SEER 13 database, 1973-2000 adults age³18 years (44.8% female) overall survival (n=1,483)


Functioning pNETs 47.6 33.7 Halfdanarson et al. 2008318; Ehehalt et al. 2009323
Nonfunctioning pNETs 31.3 17.0
Mayo Clinic, Rochester, 1927-1986 (60-year study) US, age range 8-82 years, median age 47 years (59% female) (n=224) All functioning insulinoma 88 Service et al. 1991324; Ehehalt et al. 2009323
Malignant insulinoma (5.8%) 29
Retrospective review of patients treated at Department of Surgery, University of Vienna, Austria Austria, mean age at operation 49.5 years, range 12-80 years, pNET surgically treated (n=100) Insulinoma 97 Schindl et al. 2000325; Ehehalt et al. 2009323
Gastrinoma 50
National Institute of Health, December 1981- August 1998 Zollinger-Ellison syndrome or malignant gastrinoma patients who underwent laparotomy, (n=151):

sporadic gastrinomas (n=123); MEN1 (n=28); mean follow up 8 ±4 years.

DFS = disease-free survival;

DSS = disease-specific survival

Sporadic gastrinoma



40 (DFS);

100 (DSS)



34 (DFS); 95 (DSS) Norton et al. 1999326




MEN1 4 (DFS)

100 (DSS)


0 (DFS)

86 (DSS)

Medical records of patients diagnosed and treated at tertiary referral center, retrospective study Sweden, patients at a single institution; median follow up 54 months (n=324) pNET 64 44 Ekebald et al. 2008321
Literature review Pancreatic endocrine tumors Insulinoma 97 Mansour and Chen. 2004327
Gastrinoma 60-70
Glucagonoma 50-60
VIPoma 80-90
Somatostatinoma 90
Non-functioning and PPoma 80-90
Cohort study Taiwan, pancreatic and peripancreatic tumors; n=93 Functional (n=39);

Nonfunctional (n=54)


(disease-specific survival)

86.4 Wang et al. 2011322
Unresectable (disease-specific survival) 65.6
SEER 9 registries, 1975-2006 children and adolescents, age <30 years (n=1,073) NETs 83-84 Navalkele et al. 2011328
Malignant carcinoids of appendix, lung, and hindgut 96-100
children and adolescents, females, age <30 years NETs of the cervix and ovary only (small cell carcinomas) 24-29



Diagnosis and treatment for NETs involves multidisciplinary teams for diagnosis, surgery, surveillance, chemotherapy, and targeted therapies.311,316,329 Familial disorders are more complicated to diagnose and treat than sporadic ones because of their earlier presentation and the presence of multiple tumor sites.311,315,316 Serotonin is secreted by ~70% of tumors in jejunum, ileum, proximal colon and appendix, but is uncommon in pNETs; and secreted by 10-35% of NETs in the stomach and respiratory tract. In some cases, measurement of Chromogranin A or serotonin in blood, or its breakdown product 5-hydroxyindoleactic acid (5-HIAA) in urine, can assist in diagnosis but low sensitivity and false positives are problematic, and new circulating biomarkers such as the NETest are being developed.329 As 90% of tumors are not associated with hypersecretion of hormones or peptides (non-functioning), the first recognizable symptom (the tumor mass) is usually identified later in disease progression.329 Additionally, with increased imaging, pNETs are increasingly found incidentally and observation (rather than surgery) has become a reasonable choice for small pNETs (<2cm). Detecting functioning tumors is also problematic; the hypersecretion of hormones can produce syndromes that mimic other disorders, potentially delaying correct diagnosis.329 Treatments for functioning NETs must control hormone excess as well as the tumor.311,329,330 In all cases of localized tumors, surgical resection should be offered, and if inoperable or in cases of metastases, combination therapy with surgical debulking, medical therapy to control hormone secretion and tumor growth are the treatments of choice. Table 7.6  summarizes health outcomes of treatment strategies for pNETs.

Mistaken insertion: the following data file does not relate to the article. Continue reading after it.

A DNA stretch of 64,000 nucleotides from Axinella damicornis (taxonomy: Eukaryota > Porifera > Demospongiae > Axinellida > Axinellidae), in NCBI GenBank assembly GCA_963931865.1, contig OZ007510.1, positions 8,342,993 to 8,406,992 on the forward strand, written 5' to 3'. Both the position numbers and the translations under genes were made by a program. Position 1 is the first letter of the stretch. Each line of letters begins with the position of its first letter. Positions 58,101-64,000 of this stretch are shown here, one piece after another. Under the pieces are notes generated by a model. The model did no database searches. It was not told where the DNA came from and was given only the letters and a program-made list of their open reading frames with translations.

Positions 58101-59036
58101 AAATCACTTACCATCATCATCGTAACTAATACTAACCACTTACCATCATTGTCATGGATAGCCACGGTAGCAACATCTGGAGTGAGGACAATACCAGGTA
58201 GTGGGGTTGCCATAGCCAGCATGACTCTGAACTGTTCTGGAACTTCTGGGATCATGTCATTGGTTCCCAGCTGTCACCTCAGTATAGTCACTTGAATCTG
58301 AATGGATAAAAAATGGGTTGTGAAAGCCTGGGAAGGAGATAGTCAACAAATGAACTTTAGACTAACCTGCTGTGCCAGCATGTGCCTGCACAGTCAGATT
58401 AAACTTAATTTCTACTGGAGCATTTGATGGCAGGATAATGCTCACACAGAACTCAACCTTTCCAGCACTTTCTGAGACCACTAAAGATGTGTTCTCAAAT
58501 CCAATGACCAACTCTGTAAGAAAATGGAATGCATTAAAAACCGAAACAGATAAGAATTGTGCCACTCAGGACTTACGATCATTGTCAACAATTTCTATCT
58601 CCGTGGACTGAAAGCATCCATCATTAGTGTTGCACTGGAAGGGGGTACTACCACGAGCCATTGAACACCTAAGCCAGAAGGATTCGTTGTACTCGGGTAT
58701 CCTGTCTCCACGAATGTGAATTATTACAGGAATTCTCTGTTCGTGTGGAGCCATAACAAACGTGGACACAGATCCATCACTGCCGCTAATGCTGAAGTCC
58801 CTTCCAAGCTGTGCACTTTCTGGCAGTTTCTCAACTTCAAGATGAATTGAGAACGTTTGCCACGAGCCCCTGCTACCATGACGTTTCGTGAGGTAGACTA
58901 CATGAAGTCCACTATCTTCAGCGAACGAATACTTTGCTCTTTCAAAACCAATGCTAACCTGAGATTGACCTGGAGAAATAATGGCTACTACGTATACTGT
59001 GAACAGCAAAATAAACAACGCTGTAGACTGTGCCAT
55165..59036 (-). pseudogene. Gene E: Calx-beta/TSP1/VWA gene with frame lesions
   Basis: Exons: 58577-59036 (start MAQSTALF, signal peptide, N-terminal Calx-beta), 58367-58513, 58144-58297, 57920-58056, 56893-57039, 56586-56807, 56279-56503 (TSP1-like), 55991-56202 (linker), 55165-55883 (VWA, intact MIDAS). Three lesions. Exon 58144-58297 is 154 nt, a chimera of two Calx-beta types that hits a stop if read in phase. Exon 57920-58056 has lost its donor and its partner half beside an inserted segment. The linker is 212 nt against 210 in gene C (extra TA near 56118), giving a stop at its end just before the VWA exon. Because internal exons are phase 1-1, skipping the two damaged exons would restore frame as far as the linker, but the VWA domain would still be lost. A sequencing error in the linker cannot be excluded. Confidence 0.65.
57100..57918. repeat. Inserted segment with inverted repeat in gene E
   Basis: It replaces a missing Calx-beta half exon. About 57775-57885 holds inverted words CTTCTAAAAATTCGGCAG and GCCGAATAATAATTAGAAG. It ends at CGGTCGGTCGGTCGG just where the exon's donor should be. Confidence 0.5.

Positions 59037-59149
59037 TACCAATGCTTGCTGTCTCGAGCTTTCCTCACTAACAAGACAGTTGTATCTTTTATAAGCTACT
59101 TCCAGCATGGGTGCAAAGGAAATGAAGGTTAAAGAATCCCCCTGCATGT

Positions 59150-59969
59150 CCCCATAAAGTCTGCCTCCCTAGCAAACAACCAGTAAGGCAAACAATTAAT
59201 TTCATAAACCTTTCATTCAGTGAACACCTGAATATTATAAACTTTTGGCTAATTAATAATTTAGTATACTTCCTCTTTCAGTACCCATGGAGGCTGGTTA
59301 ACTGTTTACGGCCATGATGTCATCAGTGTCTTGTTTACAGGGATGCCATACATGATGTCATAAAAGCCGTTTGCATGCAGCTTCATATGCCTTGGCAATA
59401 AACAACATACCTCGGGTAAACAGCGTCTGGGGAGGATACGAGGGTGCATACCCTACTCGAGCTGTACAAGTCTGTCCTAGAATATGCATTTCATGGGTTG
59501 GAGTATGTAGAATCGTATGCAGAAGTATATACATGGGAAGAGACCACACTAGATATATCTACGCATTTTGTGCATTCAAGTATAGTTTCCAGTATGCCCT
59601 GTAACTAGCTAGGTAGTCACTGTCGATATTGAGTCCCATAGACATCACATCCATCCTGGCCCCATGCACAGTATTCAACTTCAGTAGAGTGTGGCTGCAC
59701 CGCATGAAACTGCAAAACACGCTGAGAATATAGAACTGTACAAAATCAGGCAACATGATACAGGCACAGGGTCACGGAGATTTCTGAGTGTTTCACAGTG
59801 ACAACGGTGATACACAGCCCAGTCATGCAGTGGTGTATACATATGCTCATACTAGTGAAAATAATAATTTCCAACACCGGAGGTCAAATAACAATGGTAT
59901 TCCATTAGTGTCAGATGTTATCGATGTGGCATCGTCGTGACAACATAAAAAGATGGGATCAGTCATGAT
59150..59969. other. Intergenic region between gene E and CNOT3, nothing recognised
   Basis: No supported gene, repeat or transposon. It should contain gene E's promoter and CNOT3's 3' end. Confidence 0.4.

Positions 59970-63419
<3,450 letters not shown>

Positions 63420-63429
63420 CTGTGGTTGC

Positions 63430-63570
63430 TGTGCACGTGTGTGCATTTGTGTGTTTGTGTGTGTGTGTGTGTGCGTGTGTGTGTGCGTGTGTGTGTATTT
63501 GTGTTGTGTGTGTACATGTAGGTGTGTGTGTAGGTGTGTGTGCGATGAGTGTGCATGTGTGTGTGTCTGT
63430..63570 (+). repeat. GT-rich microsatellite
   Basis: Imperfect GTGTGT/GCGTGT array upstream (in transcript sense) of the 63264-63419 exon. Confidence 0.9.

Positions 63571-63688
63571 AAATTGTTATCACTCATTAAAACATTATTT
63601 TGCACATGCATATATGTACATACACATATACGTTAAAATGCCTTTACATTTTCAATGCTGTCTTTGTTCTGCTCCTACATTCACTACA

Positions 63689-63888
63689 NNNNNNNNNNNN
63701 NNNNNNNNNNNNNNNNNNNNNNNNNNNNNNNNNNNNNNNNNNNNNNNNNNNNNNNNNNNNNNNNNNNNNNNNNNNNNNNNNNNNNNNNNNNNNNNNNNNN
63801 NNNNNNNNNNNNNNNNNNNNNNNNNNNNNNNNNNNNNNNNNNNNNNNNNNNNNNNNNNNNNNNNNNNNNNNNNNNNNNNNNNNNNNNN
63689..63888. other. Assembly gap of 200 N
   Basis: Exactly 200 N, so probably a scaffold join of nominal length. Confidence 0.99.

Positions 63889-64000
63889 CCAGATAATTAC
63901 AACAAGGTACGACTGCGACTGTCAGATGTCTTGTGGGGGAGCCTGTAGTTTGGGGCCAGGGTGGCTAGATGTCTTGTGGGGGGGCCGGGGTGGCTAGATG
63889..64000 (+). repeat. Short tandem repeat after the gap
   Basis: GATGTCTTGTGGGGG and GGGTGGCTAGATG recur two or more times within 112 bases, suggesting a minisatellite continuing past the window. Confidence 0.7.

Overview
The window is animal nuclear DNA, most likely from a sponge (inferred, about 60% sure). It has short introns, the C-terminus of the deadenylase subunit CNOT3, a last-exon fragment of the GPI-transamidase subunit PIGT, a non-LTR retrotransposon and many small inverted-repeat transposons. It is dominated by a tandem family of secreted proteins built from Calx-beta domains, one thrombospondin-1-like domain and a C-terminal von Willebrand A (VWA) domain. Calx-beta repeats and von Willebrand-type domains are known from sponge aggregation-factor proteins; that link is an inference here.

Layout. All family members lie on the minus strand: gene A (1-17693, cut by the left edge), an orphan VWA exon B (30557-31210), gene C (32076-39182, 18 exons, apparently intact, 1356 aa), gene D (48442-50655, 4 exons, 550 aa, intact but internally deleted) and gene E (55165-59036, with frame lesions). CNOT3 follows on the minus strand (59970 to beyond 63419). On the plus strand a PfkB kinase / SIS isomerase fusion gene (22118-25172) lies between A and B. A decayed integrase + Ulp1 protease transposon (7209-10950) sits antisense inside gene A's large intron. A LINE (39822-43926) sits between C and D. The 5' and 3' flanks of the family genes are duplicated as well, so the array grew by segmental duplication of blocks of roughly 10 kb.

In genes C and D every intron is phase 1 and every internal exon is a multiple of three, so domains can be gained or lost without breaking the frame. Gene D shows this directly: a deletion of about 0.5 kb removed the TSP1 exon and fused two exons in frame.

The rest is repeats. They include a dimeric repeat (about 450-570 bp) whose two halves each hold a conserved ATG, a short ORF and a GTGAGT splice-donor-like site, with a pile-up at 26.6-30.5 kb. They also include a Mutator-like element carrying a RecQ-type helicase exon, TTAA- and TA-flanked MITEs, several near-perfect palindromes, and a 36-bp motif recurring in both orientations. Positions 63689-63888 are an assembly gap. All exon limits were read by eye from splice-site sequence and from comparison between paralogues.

Table 7.6. Health outcomes measures for pancreatic neuroendocrine tumors (pNETs) from literature reviews.
pNETS Malignancy frequency Hormone-related symptoms Treatment Outcome References

(Zollinger-Ellison syndrome)

60–90% Peptic ulcer or GERD Need surgical resection for all pNET types

Proton-pump inhibitors for acute and long-term control (including omeprazole, olansoprazole.

>98% effective Ito et al. 2013315; McKenna and Edil. 2014311; Ehehalt et al. 2009323; Ramage et al. 2012329
Insulinomas 5–15% Hypoglycemia Surgical resection Surgery successful in >95% of cases Ito et al. 2013315; McKenna and Edil. 2014311; Sadowski and Triponez. 2015316
Diazoxide inhibits insulin release Hypoglycemia controlled in 50-60% of patients
VIPomas 70–90% Severe diarrhea, leads to dehydration and hypokalemia


Long-acting somatostatin analogues: octreotide-LAR, lanreotide-autogel Diarrhea controlled in >90% of patients Ito et al. 2013315; McKenna and Edil. 2014311; Burns and Edil. 2012330; Ramage et al. 2012329
Glucagonoma 60–75% Dermatitis, diabetes, diarrhea, deep vein thrombosis Long-acting somatostatin analogues: octreotide-LAR, lanreotide-autogel Life-threatening skin lesion necrolytic migratory erythmia (NME) controlled in 50-90%, improvement in weight loss, abdominal pain, diarrhea, diabetes does not improve Ito et al. 2013315; Burns and Edil. 2012330; Ramage et al. 2012329